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Childhood Obesity

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Elizabeth Wright

on 16 April 2013

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Transcript of Childhood Obesity

Sharbel, Alex, Ashley, Elizabeth and Kathryn Childhood Obesity What is Obesity? Conclusion A child is considered obese when they have a body mass index (BMI) that is in the 95 percentile or above for their age. Doctors also consider body fat percentage, eating habits and family history before diagnosing a child. (OAC) Facts and Statistics “Because of the increasing rates of obesity, unhealthy eating habits and physical inactivity, we may see the first generation that will be less healthy and have a shorter life expectancy than their parents." -Surgeon General Richard Carmona ("Overweight in Children.")
The total cost related to childhood obesity is about $254 billion a year ("Overweight & Obesity.")
If trends in the growth of obesity continue, total healthcare costs related to obesity could
reach $861 to $957 billion by 2030, which would account for 16% to 18% of US health expenditures ("Overweight & Obesity.") Facts and Statistics Cont. "Childhood Obesity Facts." Nutrition, Physical Activity, & Obesity. Centers for Disease Control and Prevention, 19 Feb. 2013. Web. 12 Apr. 2013.

"Overweight in Children." Weight Management. American Heart Association, 16 Jan. 2013. Web. 12 Apr. 2013.

"Overweight & Obesity." Statistical Fact Sheet 2013 Update. American Heart Association, n.d. Web. 12 Apr. 2013.

"Obesity Related Statistics in American." American Health. Get America Fit, n.d. Web. 12 Apr. 2013.

Lauer, R. M. and Clarke, W. R. “Childhood Risk Factors for High Adults Blood Pressure: The Muscantine Study.” American Academy of Pediatrics. Vol. 84 No. 4 (1989). Web. 14 April 2013.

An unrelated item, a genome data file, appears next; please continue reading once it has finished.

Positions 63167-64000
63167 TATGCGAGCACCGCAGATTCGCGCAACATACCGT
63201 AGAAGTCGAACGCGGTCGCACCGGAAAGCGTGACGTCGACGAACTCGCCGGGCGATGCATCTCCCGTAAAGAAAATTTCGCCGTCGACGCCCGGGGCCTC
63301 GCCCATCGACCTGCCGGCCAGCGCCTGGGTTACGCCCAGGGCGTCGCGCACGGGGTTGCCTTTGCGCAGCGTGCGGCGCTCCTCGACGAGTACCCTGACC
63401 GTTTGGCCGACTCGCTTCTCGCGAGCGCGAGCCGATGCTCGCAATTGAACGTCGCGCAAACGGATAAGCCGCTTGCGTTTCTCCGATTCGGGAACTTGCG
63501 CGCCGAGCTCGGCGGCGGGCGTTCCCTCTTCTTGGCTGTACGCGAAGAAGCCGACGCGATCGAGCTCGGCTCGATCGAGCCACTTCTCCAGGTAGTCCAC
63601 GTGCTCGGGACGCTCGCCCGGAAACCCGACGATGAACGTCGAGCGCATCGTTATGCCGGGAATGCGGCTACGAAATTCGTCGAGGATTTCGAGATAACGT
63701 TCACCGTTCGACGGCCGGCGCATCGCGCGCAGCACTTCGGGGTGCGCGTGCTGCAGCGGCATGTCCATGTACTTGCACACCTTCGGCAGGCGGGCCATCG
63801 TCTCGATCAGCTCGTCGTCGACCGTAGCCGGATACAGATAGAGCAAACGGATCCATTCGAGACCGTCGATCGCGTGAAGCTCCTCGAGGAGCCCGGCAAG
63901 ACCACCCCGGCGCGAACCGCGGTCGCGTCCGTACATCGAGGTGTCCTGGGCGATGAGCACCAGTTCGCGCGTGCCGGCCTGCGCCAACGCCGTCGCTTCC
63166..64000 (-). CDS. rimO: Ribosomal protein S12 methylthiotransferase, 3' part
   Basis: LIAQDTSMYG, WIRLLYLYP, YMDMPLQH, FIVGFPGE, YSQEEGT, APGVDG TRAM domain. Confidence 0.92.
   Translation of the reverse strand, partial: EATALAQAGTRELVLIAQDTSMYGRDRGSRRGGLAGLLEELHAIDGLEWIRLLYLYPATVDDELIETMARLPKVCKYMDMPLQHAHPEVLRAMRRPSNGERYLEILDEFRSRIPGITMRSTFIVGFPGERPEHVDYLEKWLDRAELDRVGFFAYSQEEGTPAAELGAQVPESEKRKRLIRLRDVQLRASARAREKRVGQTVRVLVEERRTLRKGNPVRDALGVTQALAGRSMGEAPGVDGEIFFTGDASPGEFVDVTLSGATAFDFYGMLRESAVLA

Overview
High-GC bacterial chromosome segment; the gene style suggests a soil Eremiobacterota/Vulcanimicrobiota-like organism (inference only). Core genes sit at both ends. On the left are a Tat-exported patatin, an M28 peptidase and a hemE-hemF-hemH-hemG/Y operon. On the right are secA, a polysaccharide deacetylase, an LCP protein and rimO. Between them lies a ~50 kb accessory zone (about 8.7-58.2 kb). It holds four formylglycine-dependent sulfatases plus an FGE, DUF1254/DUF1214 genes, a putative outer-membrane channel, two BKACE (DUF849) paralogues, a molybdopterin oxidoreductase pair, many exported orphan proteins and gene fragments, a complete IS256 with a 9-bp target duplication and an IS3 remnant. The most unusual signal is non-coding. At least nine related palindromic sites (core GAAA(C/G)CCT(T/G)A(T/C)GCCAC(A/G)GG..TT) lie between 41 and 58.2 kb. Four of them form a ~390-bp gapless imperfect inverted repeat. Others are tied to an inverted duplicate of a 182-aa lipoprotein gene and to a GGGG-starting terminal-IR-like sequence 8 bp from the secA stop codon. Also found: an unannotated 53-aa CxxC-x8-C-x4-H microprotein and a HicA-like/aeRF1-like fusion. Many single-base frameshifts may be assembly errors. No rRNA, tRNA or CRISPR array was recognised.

CDC (Centers for Disease Control and Prevention). Causes and Consequences. Centers for Disease Control and Prevention. 27 April 2012. Web. 14 April, 2013.

VAXA. Childhood and Obesity. VAXA International. Web. 14 April, 2013.

"Obesity Action Coalition." . N.p., 13 Apr 2013. Web. 16 Apr 2013. <http://www.obesityaction.org/understanding-obesity-in-children>."

"Childhood Obesity." Mayo Clinic. n.d. Web. 14 April 2013.

Finkelstein, Eric A., et al. "Obesity and Severe Obesity Forecasts Through 2030." American Journal of Preventative Medicine 42.6 (2012) : 563-570. Print.

"Obesity in Young Children: Impact and Intervention." nh.gov. National Institute for Health Care Management, August 2004. Web. 14 April 2013.

Sachs, Andrea. "Childhood Obesity and Diabetes: Two Sides of the Same Coin." Time 27 Apr. 2010. Online.

"Heart Disease Risk Factors For Children and Teenagers." Texas Heart Institute. n.d. Web. 14 April 2013.

Belluck, Pam. "Child Obesity Seen as Warning of Heart Disease." New York Times 11 Nov. 2008. Print. Works Cited We believe that solution 2 would be
best option for America in the future. Obesity is the #2 cause of preventable death in the United States ("Obesity Related Statistics in American." )
Today, about one in three American kids and teens is overweight or obese, nearly triple the rate in 1963 ("Overweight in Children.")
Children struggling with obesity are likely to struggle with it as adults. Long term affects of obesity include heart disease, type 2 diabetes, stroke, several types of cancer, and osteoarthritis ("Childhood Obesity Facts.")
Childhood obesity has been linked to higher and earlier death rates in adulthood ("Overweight in Children.") Health Problems Caused by Obesity Diabetes